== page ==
Berkeley CSUA MOTD:Entry 35370
Berkeley CSUA MOTD
2018/07/19 [General] UID:1000 Activity:popular

2004/12/21 [Computer/SW/Unix] UID:35370 Activity:kinda low
12/21   uniq can get rid of 2 identical lines if they occur right after
        each other.  But how do you get rid of 2 identical lines, even
        if they don't occur right after each other.  using sort works,
        but then all the lines are out of order, which is a problem.
        \_ perl.  counters for each unique pattern so far.  Hell, you
           can do it using a temp file with just /bin/sh scripts.
           \_ perl -ne '$m{$_}++||print' <file>
              this does the uniq thing, not kill all duplicates. -vadim
        \_ do it scalably w/ bash, e.g. let the sort/uniq tools do
           the heavy lifting:
           while read line ; do echo "$n $line" ; n=$(($n + 1)); done \
           | sort -k 2 | uniq -f 1 | sort -n \
           | while read num rest ; do echo "$rest" ; done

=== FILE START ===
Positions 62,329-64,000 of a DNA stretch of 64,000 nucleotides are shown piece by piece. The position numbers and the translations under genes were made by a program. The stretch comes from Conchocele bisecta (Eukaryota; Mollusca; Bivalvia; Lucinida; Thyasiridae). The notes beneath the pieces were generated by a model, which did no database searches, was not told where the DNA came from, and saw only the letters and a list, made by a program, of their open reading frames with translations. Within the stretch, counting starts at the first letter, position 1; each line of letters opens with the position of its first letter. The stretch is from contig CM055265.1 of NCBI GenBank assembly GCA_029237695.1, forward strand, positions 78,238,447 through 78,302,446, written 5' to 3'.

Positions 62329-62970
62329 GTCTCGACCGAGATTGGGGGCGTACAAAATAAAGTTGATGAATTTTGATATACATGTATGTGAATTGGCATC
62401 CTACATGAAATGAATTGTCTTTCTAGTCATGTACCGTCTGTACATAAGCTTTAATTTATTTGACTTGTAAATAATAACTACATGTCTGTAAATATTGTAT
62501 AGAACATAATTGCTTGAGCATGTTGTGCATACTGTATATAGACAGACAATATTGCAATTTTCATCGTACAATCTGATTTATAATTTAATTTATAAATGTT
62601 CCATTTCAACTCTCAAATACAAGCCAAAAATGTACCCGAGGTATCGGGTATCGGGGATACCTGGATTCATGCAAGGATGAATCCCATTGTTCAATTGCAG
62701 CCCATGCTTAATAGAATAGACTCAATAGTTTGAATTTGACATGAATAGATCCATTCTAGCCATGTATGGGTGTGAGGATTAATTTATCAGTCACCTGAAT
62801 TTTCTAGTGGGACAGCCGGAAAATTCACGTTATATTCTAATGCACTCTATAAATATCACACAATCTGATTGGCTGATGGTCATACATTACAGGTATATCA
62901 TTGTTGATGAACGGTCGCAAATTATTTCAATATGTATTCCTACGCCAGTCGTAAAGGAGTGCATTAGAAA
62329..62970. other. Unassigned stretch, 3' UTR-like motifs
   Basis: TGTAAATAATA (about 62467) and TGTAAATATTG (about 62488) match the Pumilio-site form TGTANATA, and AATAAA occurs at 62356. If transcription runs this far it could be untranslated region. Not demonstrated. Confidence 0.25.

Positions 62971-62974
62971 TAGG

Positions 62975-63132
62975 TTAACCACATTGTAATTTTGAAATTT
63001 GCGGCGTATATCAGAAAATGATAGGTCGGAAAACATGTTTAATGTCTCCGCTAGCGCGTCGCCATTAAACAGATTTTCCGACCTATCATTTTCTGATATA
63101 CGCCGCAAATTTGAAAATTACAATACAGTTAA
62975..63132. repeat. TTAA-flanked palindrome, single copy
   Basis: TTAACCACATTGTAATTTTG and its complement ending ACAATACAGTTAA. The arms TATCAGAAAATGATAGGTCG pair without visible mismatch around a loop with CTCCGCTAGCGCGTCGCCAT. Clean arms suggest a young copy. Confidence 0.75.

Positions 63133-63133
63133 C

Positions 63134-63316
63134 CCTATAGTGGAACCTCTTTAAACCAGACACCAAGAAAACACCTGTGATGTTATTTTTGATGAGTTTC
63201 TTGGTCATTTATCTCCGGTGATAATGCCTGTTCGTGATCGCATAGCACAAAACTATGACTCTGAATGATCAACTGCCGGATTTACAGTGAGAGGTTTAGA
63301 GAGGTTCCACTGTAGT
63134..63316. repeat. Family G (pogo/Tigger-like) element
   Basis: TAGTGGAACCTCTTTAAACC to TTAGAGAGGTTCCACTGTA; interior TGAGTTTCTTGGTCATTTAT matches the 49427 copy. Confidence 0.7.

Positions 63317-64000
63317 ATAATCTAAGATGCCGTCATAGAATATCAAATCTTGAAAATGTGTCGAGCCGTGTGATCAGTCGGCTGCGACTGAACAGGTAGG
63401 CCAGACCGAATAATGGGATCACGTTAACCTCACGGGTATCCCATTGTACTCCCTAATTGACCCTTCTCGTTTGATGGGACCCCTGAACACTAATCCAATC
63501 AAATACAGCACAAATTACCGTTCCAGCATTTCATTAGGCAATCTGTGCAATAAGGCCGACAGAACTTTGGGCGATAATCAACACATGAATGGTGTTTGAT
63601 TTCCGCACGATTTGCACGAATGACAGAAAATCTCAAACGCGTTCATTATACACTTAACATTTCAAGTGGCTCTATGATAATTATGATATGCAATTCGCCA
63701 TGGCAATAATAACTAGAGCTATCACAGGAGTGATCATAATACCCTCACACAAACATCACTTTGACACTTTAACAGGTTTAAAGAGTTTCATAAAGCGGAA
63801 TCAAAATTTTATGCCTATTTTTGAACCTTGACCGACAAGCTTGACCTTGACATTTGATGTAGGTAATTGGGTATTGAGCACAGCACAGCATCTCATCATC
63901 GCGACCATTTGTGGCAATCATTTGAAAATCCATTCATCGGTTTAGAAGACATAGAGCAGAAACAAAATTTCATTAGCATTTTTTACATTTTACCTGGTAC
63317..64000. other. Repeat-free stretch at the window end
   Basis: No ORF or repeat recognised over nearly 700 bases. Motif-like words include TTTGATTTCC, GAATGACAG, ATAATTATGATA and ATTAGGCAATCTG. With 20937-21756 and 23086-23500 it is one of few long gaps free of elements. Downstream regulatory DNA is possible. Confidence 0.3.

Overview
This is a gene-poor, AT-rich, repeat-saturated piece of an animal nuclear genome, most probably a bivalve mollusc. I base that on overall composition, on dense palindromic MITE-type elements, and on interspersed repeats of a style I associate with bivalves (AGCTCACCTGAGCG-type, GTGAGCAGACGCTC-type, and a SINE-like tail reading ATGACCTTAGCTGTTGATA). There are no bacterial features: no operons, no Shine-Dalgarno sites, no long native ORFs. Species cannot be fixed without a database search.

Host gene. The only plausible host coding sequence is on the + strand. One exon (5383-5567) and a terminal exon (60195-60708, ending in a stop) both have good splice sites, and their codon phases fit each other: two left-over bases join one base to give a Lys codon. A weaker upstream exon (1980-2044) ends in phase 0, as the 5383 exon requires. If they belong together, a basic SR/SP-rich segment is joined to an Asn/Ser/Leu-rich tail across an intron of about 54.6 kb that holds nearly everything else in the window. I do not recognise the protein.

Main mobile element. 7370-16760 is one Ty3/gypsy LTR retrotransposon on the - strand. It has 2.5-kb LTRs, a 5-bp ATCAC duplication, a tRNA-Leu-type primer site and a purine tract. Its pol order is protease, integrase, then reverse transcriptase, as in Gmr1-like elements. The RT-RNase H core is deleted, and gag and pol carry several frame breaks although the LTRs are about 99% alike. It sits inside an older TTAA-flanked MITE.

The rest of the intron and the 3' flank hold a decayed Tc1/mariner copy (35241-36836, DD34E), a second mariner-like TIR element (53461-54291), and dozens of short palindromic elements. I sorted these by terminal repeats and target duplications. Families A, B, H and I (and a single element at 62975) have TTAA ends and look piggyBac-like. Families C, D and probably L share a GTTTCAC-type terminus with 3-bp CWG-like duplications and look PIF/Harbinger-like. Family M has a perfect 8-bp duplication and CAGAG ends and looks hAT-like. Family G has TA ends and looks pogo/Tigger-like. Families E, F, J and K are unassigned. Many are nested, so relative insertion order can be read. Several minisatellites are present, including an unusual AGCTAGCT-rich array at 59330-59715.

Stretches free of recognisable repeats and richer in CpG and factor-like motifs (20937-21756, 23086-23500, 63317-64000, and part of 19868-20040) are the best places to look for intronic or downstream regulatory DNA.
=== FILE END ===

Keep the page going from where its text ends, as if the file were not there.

\_ cat -n <file> | sort -uk 1.8 | sort | cut -c8-  -vadim
        \_ to do what you really asked, you can replace sort -uk 1.8 with
           sort -k 1.8 | uniq -uf1. -vadim
        \_ another one (zsh):
           typeset -A m; while read l; do [ $m[$l] ] || echo $l && \
           m[$l]=1; done -vadim
        \_ /tmp/unique.c is something I wrote on SunOS5 a few years ago.
           --- yuen
           \_ waaaay unsafe. The least you could do is store md5s in the
              hash. -vadim
              \_ It's just some quick utility I came up with to discard
                 duplicated path names.  It wasn't meant to be secure. --- yuen
2018/07/19 [General] UID:1000 Activity:popular

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10/24  What's an easy way to see if say column 3 of a file matches a list of
       expressions in a file? Basically I want to combine "grep -f <file>"
       to store the patterns and awk's $3 ~ /(AAA|BBB|CCC)/ ... I realize
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